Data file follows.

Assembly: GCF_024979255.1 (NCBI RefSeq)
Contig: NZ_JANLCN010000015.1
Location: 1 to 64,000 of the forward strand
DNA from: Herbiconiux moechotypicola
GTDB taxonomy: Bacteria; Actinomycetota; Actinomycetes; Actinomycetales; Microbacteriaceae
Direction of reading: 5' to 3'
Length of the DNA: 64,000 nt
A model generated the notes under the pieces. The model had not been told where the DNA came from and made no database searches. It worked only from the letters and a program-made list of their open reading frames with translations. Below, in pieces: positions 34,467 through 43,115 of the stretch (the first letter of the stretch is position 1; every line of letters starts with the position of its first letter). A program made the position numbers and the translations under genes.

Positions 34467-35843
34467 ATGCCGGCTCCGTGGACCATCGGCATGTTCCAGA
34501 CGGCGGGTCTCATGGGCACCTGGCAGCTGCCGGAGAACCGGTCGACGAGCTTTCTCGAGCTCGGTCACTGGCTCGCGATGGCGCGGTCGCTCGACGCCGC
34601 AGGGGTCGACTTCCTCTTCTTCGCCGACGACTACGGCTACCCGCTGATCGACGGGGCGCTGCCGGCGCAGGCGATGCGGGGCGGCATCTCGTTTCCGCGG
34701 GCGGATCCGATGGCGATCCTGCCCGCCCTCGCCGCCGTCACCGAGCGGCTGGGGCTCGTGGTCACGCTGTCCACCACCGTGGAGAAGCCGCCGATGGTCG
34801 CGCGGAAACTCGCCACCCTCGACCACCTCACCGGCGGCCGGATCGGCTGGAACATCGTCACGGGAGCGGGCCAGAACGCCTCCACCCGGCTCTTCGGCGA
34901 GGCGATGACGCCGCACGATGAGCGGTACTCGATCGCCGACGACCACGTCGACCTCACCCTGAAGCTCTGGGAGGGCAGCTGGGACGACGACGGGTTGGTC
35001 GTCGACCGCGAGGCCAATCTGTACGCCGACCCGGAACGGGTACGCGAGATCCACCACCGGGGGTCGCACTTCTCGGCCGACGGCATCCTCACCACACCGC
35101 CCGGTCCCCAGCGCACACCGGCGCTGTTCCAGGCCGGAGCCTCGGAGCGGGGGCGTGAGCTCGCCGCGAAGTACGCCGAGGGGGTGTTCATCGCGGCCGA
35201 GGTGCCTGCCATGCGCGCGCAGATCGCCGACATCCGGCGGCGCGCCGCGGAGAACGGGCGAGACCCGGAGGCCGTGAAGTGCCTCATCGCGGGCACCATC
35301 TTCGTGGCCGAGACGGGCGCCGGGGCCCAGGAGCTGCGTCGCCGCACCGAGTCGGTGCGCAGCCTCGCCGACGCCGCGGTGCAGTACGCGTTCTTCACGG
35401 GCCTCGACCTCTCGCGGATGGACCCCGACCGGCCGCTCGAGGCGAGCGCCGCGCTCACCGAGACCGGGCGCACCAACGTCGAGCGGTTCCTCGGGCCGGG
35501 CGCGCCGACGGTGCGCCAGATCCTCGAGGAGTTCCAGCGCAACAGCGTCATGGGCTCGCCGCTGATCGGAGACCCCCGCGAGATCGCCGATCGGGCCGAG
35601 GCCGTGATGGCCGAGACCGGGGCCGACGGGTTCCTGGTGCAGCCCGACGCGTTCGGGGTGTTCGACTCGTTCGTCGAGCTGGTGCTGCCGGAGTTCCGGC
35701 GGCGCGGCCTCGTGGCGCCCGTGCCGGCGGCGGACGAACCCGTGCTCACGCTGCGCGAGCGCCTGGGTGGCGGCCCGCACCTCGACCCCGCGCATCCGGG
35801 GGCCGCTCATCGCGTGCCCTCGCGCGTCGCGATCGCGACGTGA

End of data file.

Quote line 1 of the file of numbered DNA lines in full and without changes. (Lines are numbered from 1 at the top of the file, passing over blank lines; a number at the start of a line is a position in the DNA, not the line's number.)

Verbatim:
Assembly: GCF_024979255.1 (NCBI RefSeq)